DENVER — Former Colorado Gov. John Hickenlooper continues to try and separate himself from a crowded field of candidates for the Democrat nomination for President.
His tactics may backfire, however, as he continues to attack front runners Elizabeth Warren and Bernie Sanders for being too radical, while at the same time, putting forth some of the same ideas as the popular senators and contradicting his own record while governor.
“I have had enough of the extremism that’s overtaken our Democratic (sic) party’s politics,” Hickenlooper said in a Tweet just hours before round one of the second Democrat debate on Tuesday. “We have candidates calling for things they know they can’t actually achieve: like free college, government jobs for everyone who wants one and even free gifts of monthly income for all citizens.”
During the actual debate, Hickenlooper took several opportunities to tell voters he’s the better choice because he is more moderate — although he stopped short of using those exact words.
“I share their progressive beliefs,” Hickenlooper said in his opening statement. “I’m just a little more pragmatic about it.”
Hickenlooper visibly angered Sanders at one point, who threw his hands in the air after Hickenlooper said he was too extreme to defeat Pres. Donald Trump.
“I don’t just throw my hands in the air,” Hickenlooper Tweeted out on Wednesday. “I roll up my sleeves and get the job done.”
However, Hickenlooper’s Tweets and record contradict his statements.
Just a few days ago, Hickenlooper posted on Twitter his plan to make community college free to “all Americans — young and old — who can’t afford it.”
And during the debate, he told voters he “attacked climate change, beat the National Rifle Association and did not build massive government expansion.”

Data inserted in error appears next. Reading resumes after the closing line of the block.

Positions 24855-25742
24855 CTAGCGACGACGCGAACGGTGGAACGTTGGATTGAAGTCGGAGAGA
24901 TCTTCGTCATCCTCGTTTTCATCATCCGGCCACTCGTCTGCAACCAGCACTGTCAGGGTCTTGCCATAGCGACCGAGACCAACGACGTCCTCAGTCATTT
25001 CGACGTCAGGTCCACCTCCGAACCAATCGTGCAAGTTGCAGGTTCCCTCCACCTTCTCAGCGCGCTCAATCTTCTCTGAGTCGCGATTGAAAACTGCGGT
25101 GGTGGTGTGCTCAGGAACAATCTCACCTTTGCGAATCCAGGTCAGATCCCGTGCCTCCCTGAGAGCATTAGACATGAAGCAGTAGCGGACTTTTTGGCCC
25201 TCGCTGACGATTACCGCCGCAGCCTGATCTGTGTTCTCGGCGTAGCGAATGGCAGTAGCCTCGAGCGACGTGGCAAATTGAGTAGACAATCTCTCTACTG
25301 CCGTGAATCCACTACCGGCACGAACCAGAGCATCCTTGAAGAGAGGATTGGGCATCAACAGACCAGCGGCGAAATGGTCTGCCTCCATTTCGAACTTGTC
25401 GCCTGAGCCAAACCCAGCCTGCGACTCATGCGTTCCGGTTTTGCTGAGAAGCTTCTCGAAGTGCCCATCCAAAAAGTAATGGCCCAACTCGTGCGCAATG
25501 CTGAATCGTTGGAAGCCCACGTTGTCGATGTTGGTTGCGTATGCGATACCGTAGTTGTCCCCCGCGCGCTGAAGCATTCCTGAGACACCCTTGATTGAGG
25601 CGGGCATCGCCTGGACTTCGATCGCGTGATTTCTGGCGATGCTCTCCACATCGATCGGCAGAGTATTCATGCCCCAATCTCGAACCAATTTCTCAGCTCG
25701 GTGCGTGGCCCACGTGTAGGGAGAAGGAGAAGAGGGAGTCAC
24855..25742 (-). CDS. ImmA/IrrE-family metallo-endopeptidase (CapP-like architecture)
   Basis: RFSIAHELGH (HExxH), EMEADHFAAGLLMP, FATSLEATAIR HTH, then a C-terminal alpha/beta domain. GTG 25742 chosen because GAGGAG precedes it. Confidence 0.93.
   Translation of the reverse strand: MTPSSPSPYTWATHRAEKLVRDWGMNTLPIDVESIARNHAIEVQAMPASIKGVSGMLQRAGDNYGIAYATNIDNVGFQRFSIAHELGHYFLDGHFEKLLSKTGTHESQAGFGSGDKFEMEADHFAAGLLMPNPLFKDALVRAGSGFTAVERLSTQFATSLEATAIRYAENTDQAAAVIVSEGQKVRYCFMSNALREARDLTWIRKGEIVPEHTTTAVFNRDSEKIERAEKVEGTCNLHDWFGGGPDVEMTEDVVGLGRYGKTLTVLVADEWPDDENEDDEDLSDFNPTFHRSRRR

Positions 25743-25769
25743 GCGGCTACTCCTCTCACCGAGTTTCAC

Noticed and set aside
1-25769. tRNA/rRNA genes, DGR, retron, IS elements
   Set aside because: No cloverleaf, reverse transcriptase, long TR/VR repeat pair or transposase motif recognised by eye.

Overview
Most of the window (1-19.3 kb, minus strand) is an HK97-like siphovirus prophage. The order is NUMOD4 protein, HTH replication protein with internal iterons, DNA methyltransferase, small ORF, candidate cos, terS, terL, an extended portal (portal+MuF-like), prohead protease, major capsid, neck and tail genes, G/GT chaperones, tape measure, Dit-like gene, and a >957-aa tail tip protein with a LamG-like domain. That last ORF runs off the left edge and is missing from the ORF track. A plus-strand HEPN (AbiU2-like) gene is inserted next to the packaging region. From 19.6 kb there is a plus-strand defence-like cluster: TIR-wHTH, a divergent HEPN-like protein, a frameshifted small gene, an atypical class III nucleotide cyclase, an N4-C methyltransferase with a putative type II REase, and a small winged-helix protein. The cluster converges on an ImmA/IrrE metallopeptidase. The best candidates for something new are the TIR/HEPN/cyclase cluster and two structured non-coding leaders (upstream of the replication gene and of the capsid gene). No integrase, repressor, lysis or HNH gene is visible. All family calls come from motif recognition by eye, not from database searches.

Yet, under Hickenlooper Colorado applied for an extension from the Environmental Protection Agency because it has not been able to come into compliance with federal air standards. Just before leaving office Hickenlooper bypassed the legislature and mandated through an executive order that Colorado begin following California air quality standards, which do not become effective until 2020.
In 2013, under a Democrat-controlled General Assembly and a Hickenlooper administration, Colorado passed new gun control laws, but those laws led to the recall of two state senators and the resignation of another.
And in 2017, Hickenlooper signed into law a bill that removed the hospital provider fee from the General Fund and placed it into its own enterprise fund, effectively raising the state’s spending limit under the Taxpayer’s Bill of Rights by more than $500 million.
Hickenlooper doubled his polling numbers from 1 percent to 2 percent between debates but must continue the momentum, as several other candidates are taking on a more “moderate” platform to appeal to unaffiliated voters.
Hickenlooper’s campaign did not immediately respond to requests for comments.
The next debate is scheduled for September 12 and 13. Hickenlooper will have to not only have 2 percent support in three qualifying polls but also at least 130,000 individual donations from a minimum of 400 different donors in at least 20 states to make the stage for the third time.
“If we’re going to force Americans to make these radical changes, they’re not going to go along,” Hickenlooper said to Sanders during the debate. “Us governors and mayors are the ones who have to pick up the pieces when suddenly the government’s supposed to take over all these responsibilities, and there’s no preparation. You can’t just spring a plan on the world and expect it to succeed.”